The very usefulness of Hyperthreading, for now, is simultaneous multitasking, where at least two processes are running in parallel, with a significant advantage over non-Hyperthreading implemented processors.


    Cheers!
  11. Heat issues?
  12. Quote:
    No, hyper-threading does negatively affects gaming however it doesn't really helps in increasing performance either. So that is why dual core are more expensive than a single core with hyper-threading. Although single core with hyper-threading has two logic core but you can only overclock the physical core. So right now for gaming dual core rules. :D


    definitely not true... I noticed quite a increase in speed when I turned on HTT... and it seems faster for everything, including gaming 8)

    and, it does not increase heat.
  13. Quote:

    and, it does not increase heat.

    Good. End of subject, no more posting!
  14. Yes, Sir!


    (Oh! And this is not a post, OK?)


    Cheers! :wink:
  15. The cpu cycles used to imitate a second chip do reduce cycles available for gaming.
    Serious OCers turn HT off, because of the heat impact.
    You should also know that any background app may be allowed to steal cycles, simply because windows sees it as using a seperate core.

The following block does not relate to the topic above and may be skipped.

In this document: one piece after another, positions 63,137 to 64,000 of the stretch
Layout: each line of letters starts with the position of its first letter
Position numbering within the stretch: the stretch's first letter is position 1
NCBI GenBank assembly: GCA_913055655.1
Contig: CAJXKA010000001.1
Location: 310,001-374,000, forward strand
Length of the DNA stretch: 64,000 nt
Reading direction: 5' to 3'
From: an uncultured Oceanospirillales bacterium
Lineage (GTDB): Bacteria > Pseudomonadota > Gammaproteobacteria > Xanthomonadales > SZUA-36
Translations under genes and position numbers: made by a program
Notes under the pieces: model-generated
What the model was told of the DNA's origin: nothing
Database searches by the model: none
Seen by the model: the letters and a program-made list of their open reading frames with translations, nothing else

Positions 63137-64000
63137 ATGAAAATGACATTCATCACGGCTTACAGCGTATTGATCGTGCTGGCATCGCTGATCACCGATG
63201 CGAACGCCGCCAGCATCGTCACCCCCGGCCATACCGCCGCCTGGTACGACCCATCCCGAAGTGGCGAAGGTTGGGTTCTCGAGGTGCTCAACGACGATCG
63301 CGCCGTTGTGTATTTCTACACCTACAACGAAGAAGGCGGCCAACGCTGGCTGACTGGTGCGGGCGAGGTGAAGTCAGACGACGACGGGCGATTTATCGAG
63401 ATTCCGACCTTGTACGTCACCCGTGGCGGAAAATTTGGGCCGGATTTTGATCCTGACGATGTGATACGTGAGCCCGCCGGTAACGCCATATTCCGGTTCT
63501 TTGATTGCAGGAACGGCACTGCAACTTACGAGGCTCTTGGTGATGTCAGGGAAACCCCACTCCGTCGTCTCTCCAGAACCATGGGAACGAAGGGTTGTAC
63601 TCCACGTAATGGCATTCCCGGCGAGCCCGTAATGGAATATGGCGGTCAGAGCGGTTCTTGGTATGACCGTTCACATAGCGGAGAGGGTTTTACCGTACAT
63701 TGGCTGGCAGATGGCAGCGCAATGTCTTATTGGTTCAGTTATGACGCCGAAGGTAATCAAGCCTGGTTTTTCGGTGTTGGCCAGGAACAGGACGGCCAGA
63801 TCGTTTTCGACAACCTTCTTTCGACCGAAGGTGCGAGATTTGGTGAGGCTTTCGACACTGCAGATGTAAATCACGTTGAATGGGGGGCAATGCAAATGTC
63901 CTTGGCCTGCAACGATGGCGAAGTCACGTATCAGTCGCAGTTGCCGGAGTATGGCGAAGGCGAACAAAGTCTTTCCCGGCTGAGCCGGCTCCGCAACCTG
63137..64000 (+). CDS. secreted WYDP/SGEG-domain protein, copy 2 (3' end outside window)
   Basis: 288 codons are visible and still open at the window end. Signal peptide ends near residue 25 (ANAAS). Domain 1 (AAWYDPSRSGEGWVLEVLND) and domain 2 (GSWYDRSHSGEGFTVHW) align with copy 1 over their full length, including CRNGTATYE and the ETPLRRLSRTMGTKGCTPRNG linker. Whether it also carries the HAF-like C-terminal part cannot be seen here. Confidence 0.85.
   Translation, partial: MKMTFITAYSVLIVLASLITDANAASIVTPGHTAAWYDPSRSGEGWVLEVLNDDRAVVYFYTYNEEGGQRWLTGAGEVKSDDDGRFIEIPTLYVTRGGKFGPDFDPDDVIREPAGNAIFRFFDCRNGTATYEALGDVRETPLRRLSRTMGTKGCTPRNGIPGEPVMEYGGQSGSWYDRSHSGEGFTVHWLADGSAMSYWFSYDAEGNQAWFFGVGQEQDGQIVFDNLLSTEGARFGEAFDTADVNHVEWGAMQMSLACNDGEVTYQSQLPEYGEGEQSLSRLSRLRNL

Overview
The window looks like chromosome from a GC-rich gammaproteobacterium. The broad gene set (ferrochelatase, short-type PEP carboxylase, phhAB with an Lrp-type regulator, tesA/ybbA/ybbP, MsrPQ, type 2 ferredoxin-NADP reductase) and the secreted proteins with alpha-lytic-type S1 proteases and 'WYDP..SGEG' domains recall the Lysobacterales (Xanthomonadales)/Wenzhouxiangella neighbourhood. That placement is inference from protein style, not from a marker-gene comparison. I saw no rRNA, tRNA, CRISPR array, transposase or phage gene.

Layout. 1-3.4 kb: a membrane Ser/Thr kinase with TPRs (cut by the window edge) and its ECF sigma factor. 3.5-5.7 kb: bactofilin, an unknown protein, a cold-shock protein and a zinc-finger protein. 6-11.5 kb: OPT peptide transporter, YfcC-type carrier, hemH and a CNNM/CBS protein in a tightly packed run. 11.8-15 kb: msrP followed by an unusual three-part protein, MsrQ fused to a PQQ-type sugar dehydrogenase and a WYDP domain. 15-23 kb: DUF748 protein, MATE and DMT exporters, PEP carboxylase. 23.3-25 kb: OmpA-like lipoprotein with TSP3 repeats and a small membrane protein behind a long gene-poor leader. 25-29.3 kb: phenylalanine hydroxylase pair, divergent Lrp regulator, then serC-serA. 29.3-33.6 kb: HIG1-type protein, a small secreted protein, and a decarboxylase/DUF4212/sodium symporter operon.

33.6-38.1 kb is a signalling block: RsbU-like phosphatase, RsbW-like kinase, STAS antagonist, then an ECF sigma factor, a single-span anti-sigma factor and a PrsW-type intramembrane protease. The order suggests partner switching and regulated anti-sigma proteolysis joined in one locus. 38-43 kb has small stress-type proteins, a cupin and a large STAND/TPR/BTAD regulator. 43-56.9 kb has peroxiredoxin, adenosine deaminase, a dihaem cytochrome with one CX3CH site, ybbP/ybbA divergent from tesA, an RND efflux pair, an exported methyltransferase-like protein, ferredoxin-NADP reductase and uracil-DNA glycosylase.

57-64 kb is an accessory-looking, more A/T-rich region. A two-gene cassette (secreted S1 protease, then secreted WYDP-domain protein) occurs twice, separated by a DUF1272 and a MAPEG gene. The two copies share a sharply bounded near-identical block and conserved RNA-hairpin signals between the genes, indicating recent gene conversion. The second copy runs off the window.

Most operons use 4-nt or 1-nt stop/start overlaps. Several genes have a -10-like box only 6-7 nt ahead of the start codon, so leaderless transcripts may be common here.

So, yes HT causes more heat, and yes HT will slow framerates in game.
  16. Well.. that's interesting to know. (about the extra heat)

    I'm on a non-HT P4 northy. I've read that programs/games do need to be optimised to make better use of HT.

    On Quake 4 - ID claims their patch makes better use of HT. So a P4 with HT would gain suppositively, up to 25 percent in performance, then a non-HT P4.
  17. OK so does a better CPU or a better GPU make your games play better? And don't say both....


    g
  18. Yes, bothe have an impact.
    Lately we have seen a lot more advances in gfx than we have in cpus.
    As a result, we are seeing fewer cpu limited games than gfx limited games. If you have a chip that is 3 years old, you can still have a great gaming machine. Got a gfx card that's that old, go play solitaire.
    To have a serious kickbutt gamers rig, you have to have a newer cpu, and the newest gfx card.
    If you want eye candy, youv'e got to have the frames to give up for it.
  19. regarding this forum discution:
    HT helps only if the application is built for HT, otherwise the performance boost is insignificant...i feel you should keep it activated ....
    regarding other discutions:
    to keep this once it for all: you amd fans try a new intel cpu and you`ll be able to play your games even faster......don`t compare an opty with a celery